As oil prices continue to decline, the sultanate looks to new ways to ensure financial stability
Oman’s government is devising new policies to ensure financial stability since spending cuts taken so far to offset the impact of the coronavirus pandemic will only bring temporary relief, a Finance Ministry official said.
A decline in oil revenue will raise the projected deficit by the end of the year in spite of savings of 500 million rials ($1.3 billion) from lower expenditure, Khalid Al Busaidi, a financial policy official at the ministry, was cited as saying by state-run Oman News Agency. He didn’t specify what new policies the sultanate is considering.
The moves will help overcome the current crisis but “won’t be enough as oil prices continue to decline,” he said. “The state budget estimates average oil prices at $58, and prices are currently below $30.”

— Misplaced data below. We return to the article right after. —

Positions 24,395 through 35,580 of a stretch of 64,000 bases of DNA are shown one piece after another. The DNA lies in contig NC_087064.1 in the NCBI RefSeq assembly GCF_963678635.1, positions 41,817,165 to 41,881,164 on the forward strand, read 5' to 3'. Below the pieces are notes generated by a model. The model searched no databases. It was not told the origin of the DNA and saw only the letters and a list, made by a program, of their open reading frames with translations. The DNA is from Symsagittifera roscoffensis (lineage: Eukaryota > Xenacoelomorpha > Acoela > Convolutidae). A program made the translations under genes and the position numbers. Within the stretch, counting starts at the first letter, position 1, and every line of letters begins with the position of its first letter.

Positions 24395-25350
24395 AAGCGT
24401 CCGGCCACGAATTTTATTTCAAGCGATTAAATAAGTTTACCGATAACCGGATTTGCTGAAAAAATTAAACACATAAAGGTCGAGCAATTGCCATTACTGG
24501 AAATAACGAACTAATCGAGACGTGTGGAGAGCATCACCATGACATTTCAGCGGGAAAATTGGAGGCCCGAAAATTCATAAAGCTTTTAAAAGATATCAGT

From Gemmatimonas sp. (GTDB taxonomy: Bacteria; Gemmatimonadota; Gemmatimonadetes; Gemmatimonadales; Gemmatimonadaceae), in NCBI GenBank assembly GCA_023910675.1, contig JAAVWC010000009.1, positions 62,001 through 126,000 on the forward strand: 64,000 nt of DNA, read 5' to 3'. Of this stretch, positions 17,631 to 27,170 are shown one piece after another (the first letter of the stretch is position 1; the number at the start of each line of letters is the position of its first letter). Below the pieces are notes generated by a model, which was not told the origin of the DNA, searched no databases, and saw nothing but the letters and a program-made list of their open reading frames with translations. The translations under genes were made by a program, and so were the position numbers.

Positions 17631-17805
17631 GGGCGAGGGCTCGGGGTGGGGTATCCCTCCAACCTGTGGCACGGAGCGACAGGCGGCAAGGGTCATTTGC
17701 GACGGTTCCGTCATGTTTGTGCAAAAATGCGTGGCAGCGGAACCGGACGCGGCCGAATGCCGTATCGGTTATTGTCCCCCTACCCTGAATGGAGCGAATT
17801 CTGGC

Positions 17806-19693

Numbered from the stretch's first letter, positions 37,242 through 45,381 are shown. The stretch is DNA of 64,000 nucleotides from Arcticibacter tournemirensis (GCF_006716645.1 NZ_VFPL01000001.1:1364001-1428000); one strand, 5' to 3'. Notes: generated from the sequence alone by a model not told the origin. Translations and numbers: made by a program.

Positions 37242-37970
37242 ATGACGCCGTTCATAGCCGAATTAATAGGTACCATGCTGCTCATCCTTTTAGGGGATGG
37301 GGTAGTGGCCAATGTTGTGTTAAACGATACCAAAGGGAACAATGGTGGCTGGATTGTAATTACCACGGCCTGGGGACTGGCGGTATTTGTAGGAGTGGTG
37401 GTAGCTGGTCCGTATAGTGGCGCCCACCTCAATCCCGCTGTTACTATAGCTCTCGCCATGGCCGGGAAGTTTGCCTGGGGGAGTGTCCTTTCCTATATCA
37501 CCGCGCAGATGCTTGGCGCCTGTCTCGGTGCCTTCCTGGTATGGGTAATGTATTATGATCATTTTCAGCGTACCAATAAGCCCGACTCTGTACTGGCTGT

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Oman’s 2020 budget projected revenues at 10.7 billion rials and spending at 13.2 billion rials, ONA said.
The sultanate had said it was willing to deliver around 8 billion rials in liquidity to combat the effects of the virus. Still, Oman’s budget deficit is projected to reach near 17% of gross domestic product this year after a shortfall of 7% in 2019, according to the latest estimates by the International Monetary Fund.